I tell you that one hit me right in the face today. This year and all of next year, I am involved in the running of two 12 step conventions. I have off and on over my years done just about every position on convention planning boards and committees. Each year, I try to do something of value for each of the two programs I am a member of. That keeps me busy. When my hands and mouth are busy doing productive things in service to others, I find that I have no energy left to get in trouble with those around me. Yes, even after all these years, I need to have G.O.D. = Good Orderly Direction. I get in trouble with unscheduled idle time. I enjoy resting and relaxing, but then after a few hours, I get antsy.
I appreciate that there is plenty of work to be done in the 12 step program. I feel needed and I feel productive. But, I do have to watch that I do not get too prideful in my work. I also have to guard against feeling as if that service position is my career or my job. My personality can get way too enmeshed in the title, the responsibility and the outcomes of my service work. So, working with others on a committee or a board stretches me. I get to learn how to take criticisms, let others take the lead, and most importantly teach others how to do the work I am doing. The concept that we share responsibility in the work of AA is so important. It does my heart good to see those who are new in the program get up, go greet the newcomers, give out their contact number, and and offer to be of help. Let’s keep AA alive and well for the still suffering alcoholic. If you are not sure what to do, ask.
Once we have spoken our minds, however, the 9th tradition tells us to relax and let our Higher Power take charge of the meeting. We find that we cannot force our will on the AA group, no matter how right it may seem to us. ~ AA wisdom
Some person wiser than me once counseled me to let go of my expectations of the program as a whole, meetings, and the AA structure as a whole. She told me that it is not responsibility to make AA last or survive the many changes and people that come through those doors. Bend with the breeze, or be broken by it. From time to time, I have to be reminded of this. If you have been around as long or longer than me, you will have noticed that new people bring in new ideas. Not all ideas are right.
I remember one gal came in and immediately campaigned and won her right to change the wording of the How It Works! Guess what: she went back to drinking and the group recovered and prospered via the experience. Over the next few days, I will submit some tradition #9 questions for consideration that you may want to use in your meetings:
- Does our meeting support our leaders and service providers?
- Are we critical of those who are giving service and suspicious of their motives?
- Are we mature enough to take responsibility for the well-being of AA and our own recovery programs. Take some time to survey your groups and help others embrace the traditions as that glue that binds us to each other and to AA.
Service is the key to getting to the heart of AA. It is what keeps us coming back. ~ Anon
Ooops, I over booked; then my computer mouse died. I am up and running again. I spent the weekend at a 12 step convention. There were some powerful messages of recovery. The most meaningful was that one must be completely sober in order to work the steps. I am so glad that such events exist locally and at a very reasonable cost. There is a great deal of work to be done to achieve such an event. There are boards positions such as chair, vice chair, etc. And, there are committee jobs such as registration, decorations, fund raising, etc. This year, I put the flyer together. I am not all that good at key boarding, but I got through it and it looked presentable.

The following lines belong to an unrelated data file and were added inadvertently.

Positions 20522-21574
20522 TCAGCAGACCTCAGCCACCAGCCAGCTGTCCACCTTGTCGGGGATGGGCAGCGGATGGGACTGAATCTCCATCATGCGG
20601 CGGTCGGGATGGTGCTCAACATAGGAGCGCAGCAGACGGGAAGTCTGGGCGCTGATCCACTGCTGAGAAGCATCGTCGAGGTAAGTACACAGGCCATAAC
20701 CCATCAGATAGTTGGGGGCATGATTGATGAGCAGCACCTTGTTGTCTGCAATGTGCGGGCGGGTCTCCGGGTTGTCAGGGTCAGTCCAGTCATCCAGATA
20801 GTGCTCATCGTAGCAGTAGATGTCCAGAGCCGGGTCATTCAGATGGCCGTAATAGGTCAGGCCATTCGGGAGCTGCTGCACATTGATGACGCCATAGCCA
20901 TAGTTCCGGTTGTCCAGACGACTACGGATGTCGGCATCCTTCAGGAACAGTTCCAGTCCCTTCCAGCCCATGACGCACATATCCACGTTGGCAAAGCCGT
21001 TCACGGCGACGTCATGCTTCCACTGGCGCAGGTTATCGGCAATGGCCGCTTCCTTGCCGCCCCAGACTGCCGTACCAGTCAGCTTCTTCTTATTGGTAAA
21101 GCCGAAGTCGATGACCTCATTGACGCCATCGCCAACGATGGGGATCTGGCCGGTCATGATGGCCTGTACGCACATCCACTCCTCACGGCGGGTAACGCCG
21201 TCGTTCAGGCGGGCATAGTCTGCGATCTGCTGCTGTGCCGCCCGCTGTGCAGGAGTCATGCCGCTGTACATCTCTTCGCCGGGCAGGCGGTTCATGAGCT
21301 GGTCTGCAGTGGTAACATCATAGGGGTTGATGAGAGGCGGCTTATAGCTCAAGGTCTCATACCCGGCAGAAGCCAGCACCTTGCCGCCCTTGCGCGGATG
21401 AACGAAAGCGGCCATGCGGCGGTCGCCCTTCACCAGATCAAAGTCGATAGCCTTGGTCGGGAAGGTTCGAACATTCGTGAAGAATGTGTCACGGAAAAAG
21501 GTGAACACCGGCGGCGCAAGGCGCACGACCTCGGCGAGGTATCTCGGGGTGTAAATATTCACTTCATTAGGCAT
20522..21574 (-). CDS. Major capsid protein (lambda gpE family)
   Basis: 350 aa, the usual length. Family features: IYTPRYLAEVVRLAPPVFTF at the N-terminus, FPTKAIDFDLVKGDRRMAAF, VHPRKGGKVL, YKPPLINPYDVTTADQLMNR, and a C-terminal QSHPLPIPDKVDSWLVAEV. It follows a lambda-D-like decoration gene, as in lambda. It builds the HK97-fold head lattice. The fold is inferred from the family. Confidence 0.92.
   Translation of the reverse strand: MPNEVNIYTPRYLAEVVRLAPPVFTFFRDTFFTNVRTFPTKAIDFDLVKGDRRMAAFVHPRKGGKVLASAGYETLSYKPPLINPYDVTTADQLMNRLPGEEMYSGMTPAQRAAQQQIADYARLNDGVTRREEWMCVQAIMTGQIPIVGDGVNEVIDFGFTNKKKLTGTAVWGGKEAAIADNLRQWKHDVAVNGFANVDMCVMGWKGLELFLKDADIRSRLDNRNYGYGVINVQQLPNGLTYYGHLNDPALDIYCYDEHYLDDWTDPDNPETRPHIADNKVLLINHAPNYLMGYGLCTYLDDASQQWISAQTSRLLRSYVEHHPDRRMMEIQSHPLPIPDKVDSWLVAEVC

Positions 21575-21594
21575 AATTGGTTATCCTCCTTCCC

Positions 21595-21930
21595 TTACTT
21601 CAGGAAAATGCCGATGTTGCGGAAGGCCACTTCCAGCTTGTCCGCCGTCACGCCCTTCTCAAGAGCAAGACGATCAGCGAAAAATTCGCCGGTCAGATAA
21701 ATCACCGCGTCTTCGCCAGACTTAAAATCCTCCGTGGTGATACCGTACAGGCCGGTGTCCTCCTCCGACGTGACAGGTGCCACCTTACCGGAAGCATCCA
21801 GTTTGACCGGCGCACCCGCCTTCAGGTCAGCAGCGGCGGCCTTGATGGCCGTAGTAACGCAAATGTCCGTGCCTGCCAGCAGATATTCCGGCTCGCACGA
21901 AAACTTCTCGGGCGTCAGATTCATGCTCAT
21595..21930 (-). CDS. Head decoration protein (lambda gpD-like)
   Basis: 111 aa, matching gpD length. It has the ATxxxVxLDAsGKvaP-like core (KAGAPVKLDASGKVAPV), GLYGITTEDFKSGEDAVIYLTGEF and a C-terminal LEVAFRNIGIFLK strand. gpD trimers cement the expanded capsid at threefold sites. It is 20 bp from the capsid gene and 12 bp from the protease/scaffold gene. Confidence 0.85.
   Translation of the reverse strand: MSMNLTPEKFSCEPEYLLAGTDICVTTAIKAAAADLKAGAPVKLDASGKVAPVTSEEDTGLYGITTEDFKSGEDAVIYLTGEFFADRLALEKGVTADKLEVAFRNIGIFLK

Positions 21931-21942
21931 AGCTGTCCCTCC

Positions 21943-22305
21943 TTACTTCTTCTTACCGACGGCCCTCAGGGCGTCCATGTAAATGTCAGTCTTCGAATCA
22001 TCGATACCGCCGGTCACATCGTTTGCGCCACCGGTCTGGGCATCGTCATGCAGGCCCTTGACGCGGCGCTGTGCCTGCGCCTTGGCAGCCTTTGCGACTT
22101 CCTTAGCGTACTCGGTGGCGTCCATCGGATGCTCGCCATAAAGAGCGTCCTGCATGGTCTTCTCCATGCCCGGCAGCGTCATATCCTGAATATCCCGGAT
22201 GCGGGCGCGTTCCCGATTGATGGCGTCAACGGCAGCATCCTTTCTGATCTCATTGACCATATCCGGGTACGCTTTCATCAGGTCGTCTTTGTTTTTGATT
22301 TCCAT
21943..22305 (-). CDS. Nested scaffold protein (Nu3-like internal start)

I had the opportunity to speak as well. That was an honor. I spoke on the topic of acceptance as needed to work the 12 steps and how they apply to my life. Then, I gave them some questions on how these acceptance issues would apply in their lives. They seemed to appreciate that. Most importantly, was that we got to know each other a little bit more. Sometimes, just sitting and listening instead of applying the learning can get tiresome. I am one of those who is easily distracted and bored when required to sit and listen. It is probably the ADD in me. Ha ha. At any rate, we applied tradition #9 well, and it paid off. Be a part of, not apart from.
We are a motley crew of drunks who manage to have special events, service boards and committees, conventions, etc. that go off seemingly well. I know it baffles newcomers who want to know who is in charge. Who should they go to for the rules and directions? I used to wonder that too. My objective was that I wanted someone to blame if I failed. I also wanted to know what the rules were, so I could systematically run afoul of them; in the hopes of being kicked out. That didn’t work either!
This weekend, I will be attending a 12 step state convention. Somehow, several parts of the state come together each year and throw themselves a fun, weekend long party. Everyone is welcome to participate. No one is turned away if they cannot afford it. We each pitch in. This year, I put the flyer together, will do a shift or two at the registration table, and speak. I am speaking on the topic of acceptance. Had I never accepted the concept that I was an alcoholic, and that my life was unmanageable by me, I would not be 31 years sober. I would not be up at 6 AM typing this, and I surely would not be spending a whole weekend at a 12 step convention. Join the party and get involved. Your soul will thank you.